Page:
Nissan supports and encourages EV adoption by its NissanConnect EV service, he notes. “Better tools for customers and owners to plan their journeys, locate available charging stations, and actively manage their charging strategies improve the customer experience and facilitate EV ownership.”

Rosner suggests another example of dual benefits: using data to improve weather information benefits everyone. “If you’re already sharing your data, why not your weather data? The value is incremental, but there is no danger in sharing your weather information. It’s completely anonymous,” she says.

Complicated value chain

To date, the financial onus for connected services has, for the most part, been on the vehicle owner. While automakers are moving away from the data subscription model, personal vehicle and fleet owners still pay a premium for a connected vehicle and often pay for connected services.

Maybe, if these do benefit society as a whole, they should be subsidized. In 2016, the RAND Corporation studied the impact of autonomous vehicles and concluded that the social benefits outweighed the likely disadvantages. What’s more important, RAND found that many of the benefits would go to society rather than those who purchased the vehicles. Therefore, it said: “Subsidies or taxes may be necessary in order to maximize social welfare by equalizing the public and private costs and benefits.”

Or maybe third parties should pay. Geotab’s Sutherland sees third parties as most motivated to make sure that vehicles become connected and that the connection is used. For example, insurers not only want to sell policies for new vehicles, they need to gather millions of miles of data to improve their risk models. Dealerships want to be able to send reminders for service and recall work. Body shops want to deal with crashes more efficiently. Even fuel stations and charging networks might want to message drivers, he says.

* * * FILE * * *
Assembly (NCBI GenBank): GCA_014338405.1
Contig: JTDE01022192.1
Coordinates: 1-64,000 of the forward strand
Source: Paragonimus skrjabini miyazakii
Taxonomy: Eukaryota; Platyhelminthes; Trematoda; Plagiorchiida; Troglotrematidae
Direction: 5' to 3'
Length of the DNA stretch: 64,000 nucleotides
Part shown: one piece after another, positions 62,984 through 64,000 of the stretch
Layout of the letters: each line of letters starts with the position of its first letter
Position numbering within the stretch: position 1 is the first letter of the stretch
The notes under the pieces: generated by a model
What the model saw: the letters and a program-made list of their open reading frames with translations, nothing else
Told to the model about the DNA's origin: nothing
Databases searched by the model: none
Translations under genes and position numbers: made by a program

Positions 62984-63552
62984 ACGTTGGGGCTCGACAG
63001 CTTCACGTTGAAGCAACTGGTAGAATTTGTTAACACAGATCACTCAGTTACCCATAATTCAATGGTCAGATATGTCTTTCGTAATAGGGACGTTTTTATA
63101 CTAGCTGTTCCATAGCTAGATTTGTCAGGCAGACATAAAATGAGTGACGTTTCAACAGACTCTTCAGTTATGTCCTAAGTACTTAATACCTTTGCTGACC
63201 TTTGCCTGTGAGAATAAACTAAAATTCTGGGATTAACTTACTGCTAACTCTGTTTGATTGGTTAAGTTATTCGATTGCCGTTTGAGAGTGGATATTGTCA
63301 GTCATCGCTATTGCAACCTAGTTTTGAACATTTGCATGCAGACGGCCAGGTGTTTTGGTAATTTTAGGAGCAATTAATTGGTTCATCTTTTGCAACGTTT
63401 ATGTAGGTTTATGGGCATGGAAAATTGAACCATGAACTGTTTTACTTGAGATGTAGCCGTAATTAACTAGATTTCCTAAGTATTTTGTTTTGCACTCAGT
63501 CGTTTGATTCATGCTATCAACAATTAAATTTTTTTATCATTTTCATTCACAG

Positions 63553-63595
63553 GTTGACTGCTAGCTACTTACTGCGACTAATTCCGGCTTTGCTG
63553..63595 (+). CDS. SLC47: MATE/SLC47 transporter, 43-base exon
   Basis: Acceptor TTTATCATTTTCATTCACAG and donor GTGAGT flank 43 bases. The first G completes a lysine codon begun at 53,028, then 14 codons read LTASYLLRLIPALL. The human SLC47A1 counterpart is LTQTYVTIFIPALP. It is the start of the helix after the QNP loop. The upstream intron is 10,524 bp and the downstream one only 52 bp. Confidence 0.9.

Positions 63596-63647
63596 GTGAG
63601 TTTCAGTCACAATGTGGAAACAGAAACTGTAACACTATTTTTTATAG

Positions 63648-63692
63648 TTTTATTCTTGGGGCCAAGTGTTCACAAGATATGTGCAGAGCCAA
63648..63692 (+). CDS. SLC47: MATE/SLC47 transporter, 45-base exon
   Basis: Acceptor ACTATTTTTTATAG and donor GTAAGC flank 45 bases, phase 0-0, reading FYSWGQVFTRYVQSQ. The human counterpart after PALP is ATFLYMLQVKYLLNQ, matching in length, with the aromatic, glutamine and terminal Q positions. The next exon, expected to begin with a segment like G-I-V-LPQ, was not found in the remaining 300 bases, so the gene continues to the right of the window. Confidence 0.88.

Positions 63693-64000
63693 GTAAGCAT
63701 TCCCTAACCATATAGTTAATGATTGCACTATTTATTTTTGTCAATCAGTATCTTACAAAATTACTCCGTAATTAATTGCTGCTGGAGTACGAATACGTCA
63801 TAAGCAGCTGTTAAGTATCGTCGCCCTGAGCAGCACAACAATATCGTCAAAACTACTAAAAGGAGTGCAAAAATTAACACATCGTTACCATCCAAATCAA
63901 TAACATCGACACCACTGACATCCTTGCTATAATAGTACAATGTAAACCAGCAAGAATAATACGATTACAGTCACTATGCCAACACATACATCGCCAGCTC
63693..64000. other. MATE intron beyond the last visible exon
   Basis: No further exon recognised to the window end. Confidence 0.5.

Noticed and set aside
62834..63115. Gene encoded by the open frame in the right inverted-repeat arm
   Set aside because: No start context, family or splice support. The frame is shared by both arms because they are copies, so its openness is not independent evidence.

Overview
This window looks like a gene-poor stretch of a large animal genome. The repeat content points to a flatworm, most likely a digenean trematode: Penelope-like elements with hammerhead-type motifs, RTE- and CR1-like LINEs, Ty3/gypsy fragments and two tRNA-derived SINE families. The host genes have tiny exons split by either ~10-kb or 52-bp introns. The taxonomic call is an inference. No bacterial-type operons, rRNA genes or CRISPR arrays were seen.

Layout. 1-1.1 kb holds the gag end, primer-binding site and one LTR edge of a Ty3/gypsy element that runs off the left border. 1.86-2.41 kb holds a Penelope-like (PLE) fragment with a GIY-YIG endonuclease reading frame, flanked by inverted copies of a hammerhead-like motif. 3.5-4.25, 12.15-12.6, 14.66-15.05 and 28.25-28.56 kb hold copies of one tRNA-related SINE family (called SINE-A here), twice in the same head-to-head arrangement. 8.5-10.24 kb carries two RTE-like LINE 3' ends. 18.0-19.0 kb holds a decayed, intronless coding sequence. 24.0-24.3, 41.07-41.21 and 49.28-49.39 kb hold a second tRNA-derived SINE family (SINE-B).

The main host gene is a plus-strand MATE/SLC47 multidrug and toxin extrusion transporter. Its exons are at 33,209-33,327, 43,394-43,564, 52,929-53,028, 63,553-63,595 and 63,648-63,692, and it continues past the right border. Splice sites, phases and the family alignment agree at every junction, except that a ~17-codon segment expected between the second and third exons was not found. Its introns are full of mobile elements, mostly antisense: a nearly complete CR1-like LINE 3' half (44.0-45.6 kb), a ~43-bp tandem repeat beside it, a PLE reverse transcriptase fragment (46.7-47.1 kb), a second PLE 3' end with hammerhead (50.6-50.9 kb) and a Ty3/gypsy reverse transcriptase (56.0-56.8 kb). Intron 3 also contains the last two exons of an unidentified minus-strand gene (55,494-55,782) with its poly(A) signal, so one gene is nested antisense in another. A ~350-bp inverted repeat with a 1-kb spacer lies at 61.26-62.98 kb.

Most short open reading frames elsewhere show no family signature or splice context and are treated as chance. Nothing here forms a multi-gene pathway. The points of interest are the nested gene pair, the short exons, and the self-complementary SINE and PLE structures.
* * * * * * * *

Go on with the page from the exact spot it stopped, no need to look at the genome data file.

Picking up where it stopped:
“The assumption,” he says, “is a person will be able to choose how he wants to consume his data and who he wants to share it with. The reality is, a person doesn’t know the answer, doesn’t know the networks or options.”

In order to achieve those societal benefits, Sutherland believes, we need an ecosystem of suppliers to provide better goods and services to vehicle owners and then share that data in aggregated form back to city infrastructures. “You’ll only be comfortable if you know how your data is shared and handled,” Sutherland adds.

Data sharing and trust

Indeed, trust and privacy remain barriers to the adoption of connected car services, let alone widespread data sharing among infrastructure, city entities, automakers and third parties. “We have seen a shift in the industry as a whole, looking at using car data to benefit people,” says Rosner. “There’s a tug of war between wanting these services and being willing to share data.”

Sutherland concludes: “We need to stay laser focused on security, reliability and scalable systems. That means respecting privacy laws and updating end-user agreements so that people receiving connected services understand that, collectively, our industry is doing the right thing. Then we can start building on top of that.”

Leave a comment

Your email address will not be published. Required fields are marked *